Present Your Message with Power and Pizzazz
If you're ready to kick your career or business up to the next level, then make it a goal to become a powerful presenter. People view savvy communicators as being more capable, intelligent, and knowledgeable than those individuals who have difficulty in communicating their ideas. You can quickly gain the status of an expert in your field when you are able to present your ideas effectively.
Although many things go into giving a successful talk, I'd like to focus on one area that is very easy to apply - using body movements and gestures. When you use body movements and gestures appropriately, your presentation takes on a certain sense of aliveness that is often hard to accomplish when you use words alone.
Harness the Power of Gestures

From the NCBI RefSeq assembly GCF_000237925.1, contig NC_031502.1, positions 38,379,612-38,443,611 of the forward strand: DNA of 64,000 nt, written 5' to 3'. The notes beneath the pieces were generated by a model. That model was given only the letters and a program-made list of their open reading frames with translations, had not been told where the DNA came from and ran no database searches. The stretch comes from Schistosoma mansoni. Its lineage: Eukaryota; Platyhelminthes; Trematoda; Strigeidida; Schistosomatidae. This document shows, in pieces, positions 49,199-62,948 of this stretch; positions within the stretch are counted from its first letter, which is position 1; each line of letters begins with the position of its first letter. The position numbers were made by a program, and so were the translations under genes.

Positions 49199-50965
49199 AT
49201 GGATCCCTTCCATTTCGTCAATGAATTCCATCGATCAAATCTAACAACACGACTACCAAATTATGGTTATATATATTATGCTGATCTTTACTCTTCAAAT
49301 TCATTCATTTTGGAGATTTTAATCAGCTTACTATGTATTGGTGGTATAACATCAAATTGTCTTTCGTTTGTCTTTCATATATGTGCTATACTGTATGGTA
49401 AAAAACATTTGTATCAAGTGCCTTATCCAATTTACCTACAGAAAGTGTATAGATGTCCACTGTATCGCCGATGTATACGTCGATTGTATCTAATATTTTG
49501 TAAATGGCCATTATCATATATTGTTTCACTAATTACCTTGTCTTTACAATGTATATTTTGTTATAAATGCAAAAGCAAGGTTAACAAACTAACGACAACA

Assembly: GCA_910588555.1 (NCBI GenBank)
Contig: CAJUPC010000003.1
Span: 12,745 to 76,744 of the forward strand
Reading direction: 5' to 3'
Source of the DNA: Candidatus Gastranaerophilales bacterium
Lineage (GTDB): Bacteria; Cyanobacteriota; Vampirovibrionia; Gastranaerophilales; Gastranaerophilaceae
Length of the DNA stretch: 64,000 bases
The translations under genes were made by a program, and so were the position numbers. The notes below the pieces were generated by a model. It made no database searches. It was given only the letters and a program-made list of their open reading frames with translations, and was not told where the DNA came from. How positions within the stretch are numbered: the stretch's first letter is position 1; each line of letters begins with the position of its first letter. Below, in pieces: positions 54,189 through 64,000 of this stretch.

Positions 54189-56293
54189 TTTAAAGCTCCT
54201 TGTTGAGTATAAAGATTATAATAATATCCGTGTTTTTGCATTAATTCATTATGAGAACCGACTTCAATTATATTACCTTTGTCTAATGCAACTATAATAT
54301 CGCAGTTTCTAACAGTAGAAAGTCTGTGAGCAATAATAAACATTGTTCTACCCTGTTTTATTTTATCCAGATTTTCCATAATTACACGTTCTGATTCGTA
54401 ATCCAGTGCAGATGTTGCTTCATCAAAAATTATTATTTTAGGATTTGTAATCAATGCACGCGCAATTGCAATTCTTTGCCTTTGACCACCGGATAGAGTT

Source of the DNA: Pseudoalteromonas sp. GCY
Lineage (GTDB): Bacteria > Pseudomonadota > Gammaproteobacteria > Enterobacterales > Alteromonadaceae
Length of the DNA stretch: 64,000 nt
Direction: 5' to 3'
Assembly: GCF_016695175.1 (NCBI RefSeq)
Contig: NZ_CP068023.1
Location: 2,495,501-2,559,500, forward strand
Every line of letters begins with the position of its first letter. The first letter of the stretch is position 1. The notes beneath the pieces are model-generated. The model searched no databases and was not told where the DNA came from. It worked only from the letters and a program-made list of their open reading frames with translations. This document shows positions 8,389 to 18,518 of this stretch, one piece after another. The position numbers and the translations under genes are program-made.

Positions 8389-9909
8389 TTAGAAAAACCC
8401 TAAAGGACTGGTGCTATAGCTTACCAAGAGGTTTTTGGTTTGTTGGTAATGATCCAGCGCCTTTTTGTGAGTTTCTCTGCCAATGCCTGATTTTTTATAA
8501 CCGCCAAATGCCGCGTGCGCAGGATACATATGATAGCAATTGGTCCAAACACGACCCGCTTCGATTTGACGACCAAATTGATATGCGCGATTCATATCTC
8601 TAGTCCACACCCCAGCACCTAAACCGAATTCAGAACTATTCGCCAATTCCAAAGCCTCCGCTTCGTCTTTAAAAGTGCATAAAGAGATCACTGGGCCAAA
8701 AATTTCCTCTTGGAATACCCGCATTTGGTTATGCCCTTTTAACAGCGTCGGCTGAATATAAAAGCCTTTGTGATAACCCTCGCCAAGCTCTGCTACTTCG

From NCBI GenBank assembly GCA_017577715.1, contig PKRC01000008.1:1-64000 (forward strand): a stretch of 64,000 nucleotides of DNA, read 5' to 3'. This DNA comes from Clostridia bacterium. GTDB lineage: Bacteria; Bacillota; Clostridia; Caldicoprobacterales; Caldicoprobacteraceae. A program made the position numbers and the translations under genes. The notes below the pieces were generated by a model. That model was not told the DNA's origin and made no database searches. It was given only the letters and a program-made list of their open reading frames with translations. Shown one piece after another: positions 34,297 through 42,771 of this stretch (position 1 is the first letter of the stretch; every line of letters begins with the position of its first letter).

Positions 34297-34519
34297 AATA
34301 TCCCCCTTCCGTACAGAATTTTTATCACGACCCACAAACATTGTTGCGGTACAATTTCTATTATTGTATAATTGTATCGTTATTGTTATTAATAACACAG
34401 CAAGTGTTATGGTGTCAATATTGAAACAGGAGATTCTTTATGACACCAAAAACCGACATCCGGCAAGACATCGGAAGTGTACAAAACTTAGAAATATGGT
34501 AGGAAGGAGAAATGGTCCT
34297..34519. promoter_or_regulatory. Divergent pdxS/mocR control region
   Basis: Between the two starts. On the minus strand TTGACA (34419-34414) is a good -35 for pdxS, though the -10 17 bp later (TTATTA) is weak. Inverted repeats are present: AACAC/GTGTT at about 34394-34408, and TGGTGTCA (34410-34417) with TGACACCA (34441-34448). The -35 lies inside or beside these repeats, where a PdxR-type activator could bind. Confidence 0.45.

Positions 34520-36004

Gestures include your posture, the movement of your eyes, hands, face, arms and head, as well as your entire body. They help to support or reinforce a particular thought or emotion. If our gestures support our statements, we are communicating with a second sense. People tend to understand and remember messages better when more than one sense is reached.
Winston Churchill was a master at using gestures to powerfully bring home his point. During World War II, Churchill rallied the citizens of Great Britain to continue their fight against overwhelming odds. He often visited the neighborhoods of London, which had been devastated by bombs and walked through them with his fingers held up in the sign of a "V". This victory sign accompanied his famous message, "Never give in. Never, never, never give in." This gesture so powerfully communicated Churchill's message that soon people gained greater resolve to continue fighting whenever they saw the victory sign.